The Afrin Offensive

Turkey may not win, but the US is sure to lose

By Abdel Bari Atwan

The Turkish army offensive which began last week in the Afrin district in north-western Syria is poised to move on to the neighbouring town of Manbaj – where US forces are based in support of the Kurdish People’s Protection Units (YPG), which control both areas and keep them outside the authority of the Syrian central government.

The fighting has been getting fiercer. Turkish forces backed by opposition Free Syrian Army (FSA) factions have encountered ferocious resistance, especially when they have tried to advance into rugged mountainous terrain. The Turkish military command has had to call on its Special Forces, who have long experience of fighting in such areas, to take on the task of attacking Manbaj.

Syria’s official silence, and Russia’s withdrawal of its forces and advisors from Afrin a few days before the start of the Turkish offensive, both suggest that prior understandings were reached with President Recep Tayyip Erdogan and his government to support his campaign to destroy the US-backed Kurdish militias.

On Wednesday, Erdogan vowed to press ahead with the assault on Manbaj even if that should lead to a direct clash with US forces, insisting that it is vital to protect Turkey and prevent the partition of Syria by thwarting the creation of an American-sponsored Kurdish entity.

The war for Afrin is not only set to change the map of alliances in Syria but also in the entire region. It bolsters the nascent the four-way alliance between Turkey, Iran, Russia and Syria, and strengthens the central government in Syria as it strives to restore stability to the country and embark on reconstruction.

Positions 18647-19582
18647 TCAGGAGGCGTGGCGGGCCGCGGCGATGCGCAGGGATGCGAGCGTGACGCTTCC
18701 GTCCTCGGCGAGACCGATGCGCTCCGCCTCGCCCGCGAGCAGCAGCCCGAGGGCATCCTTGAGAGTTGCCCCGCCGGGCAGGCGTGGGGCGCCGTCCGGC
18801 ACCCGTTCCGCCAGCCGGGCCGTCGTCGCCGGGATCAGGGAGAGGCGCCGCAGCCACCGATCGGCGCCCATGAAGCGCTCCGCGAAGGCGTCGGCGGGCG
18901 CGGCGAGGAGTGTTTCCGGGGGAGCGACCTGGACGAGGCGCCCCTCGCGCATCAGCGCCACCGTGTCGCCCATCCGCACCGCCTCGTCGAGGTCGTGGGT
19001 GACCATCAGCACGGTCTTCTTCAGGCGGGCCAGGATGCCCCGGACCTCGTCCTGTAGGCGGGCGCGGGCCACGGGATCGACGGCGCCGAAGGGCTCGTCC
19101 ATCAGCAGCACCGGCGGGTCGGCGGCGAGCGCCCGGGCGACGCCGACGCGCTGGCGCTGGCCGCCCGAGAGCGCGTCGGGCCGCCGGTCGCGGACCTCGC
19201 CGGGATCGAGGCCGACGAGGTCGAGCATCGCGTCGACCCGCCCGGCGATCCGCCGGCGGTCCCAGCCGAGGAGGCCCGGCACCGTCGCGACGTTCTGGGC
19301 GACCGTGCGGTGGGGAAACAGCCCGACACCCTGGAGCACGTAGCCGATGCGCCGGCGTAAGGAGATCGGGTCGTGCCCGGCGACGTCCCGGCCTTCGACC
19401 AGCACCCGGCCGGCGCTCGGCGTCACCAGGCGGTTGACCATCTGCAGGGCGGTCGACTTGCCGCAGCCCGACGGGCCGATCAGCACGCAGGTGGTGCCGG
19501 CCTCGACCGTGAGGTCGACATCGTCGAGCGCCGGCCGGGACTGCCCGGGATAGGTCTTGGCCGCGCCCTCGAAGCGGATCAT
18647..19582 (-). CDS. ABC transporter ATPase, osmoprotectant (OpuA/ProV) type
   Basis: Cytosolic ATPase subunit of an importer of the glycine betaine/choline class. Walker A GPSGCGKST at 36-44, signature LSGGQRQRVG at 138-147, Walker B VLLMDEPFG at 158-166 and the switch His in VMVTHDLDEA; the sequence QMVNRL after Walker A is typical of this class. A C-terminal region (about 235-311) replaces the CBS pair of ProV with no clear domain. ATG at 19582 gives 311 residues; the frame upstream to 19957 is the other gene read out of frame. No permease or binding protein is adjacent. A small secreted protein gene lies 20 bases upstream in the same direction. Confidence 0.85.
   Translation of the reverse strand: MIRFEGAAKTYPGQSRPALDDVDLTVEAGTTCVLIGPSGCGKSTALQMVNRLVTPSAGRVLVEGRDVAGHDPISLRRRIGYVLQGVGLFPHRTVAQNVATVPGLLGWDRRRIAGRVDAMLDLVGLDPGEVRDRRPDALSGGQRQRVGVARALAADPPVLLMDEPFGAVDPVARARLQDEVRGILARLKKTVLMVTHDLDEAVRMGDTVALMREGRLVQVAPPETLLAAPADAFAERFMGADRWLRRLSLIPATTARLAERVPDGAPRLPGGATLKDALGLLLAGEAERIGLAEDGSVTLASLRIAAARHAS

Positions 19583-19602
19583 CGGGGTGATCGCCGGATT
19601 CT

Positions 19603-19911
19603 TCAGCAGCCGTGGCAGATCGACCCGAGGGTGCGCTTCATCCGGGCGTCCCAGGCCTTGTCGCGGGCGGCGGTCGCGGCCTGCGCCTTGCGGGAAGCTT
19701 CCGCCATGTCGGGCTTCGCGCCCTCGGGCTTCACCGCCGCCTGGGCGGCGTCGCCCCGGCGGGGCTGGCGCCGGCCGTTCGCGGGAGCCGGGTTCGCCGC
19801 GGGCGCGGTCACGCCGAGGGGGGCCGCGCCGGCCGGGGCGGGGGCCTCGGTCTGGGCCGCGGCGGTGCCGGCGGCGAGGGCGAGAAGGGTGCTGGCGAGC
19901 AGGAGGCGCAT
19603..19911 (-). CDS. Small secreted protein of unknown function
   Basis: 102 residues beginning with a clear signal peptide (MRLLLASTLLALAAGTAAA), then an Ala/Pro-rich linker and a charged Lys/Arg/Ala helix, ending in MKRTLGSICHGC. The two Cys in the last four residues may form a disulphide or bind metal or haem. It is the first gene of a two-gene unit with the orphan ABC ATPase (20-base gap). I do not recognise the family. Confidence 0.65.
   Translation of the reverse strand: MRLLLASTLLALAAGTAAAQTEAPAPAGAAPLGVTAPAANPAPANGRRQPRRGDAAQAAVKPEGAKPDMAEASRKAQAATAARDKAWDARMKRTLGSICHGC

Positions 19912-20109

Editorials in the pro-government Turkish press reinforce this impression and strongly suggest that Erdogan is prepared to make a U-turn in his Syria policy —  which was long fixated on overthrowing  President Bashar al-Asad – now that developments there pose a direct threat to Turkey’s security and territorial integrity.

For example, columnist Mehmet Tezkan wrote in the daily Milliyet urging the four powers that have forces on Syrian territory – Washington, Moscow, Ankara, and Tehran – to find a political solution based on the firm recognition that there is only one army than can safeguard Syria’s territorial integrity, namely the Syrian Arab Army. He added that “the eradication of terrorism can only be achieved by the Syrian army, which must take control of all Syrian territories… Unfortunately, the solution is now in the hands of Syrian dictator… Syrian opposition forces have failed to topple him…  this is the bitter truth that we must with all regret accept and acknowledge.”

Many other pro-Erdogan pundits in the Turkish press have similarly changed their tune in recent days. They now stress that it is in Turkey’s national interest for Asad to remain in power in light of the threat posed by the Kurdish YPG.

Taha Akyol concluded in the daily Hurriyet on Wednesday that “we must therefore immediately start re-establishing relations between Ankara and Damascus… this step is unavoidable if we wish to preserve Turkey’s security.”

It is most unlikely, based on our experience of the Turkish media, that exhortations of this nature would be published so prominently without official instigation, especially when the country is in the process of going to war  — a war which most commentators insist is not Erdogan’s, but Turkey’s.

Even some Turkish opposition media have begun adopting the same line. Opposition Republican People’s Party (CHP) MP Baris Yarkadas, who presents a political show on  Kral TV, went so far as to demand that anyone who opposes or condemns the operation in Syria should be shot, as opposition on this issue amounts to treason.  

On the Syrian side too, some figures close to the government in Damascus have begun to change their tune, by adopting not only a more positive tone towards Turkey, but also a much more negative one towards the YPG — the main component of the Syrian Democratic Forces (SDF) which the US seeks to turn into the backbone of the army of the Kurdish state it hopes to establish in northern Syria.

We do not know if the war that Erdogan has started in Afrin will prove to be a trap for and drain on Turkey, or for the US and its Kurdish allies. But whatever the outcome, it is likely to bring Ankara and Damascus closer together under the auspices of Russia and Iran, and this in turn could undo all the existing political and military equations in the region.

In other words, this is a war from which the US is almost certain to emerge as a loser, just as it has lost all its recent wars in the region.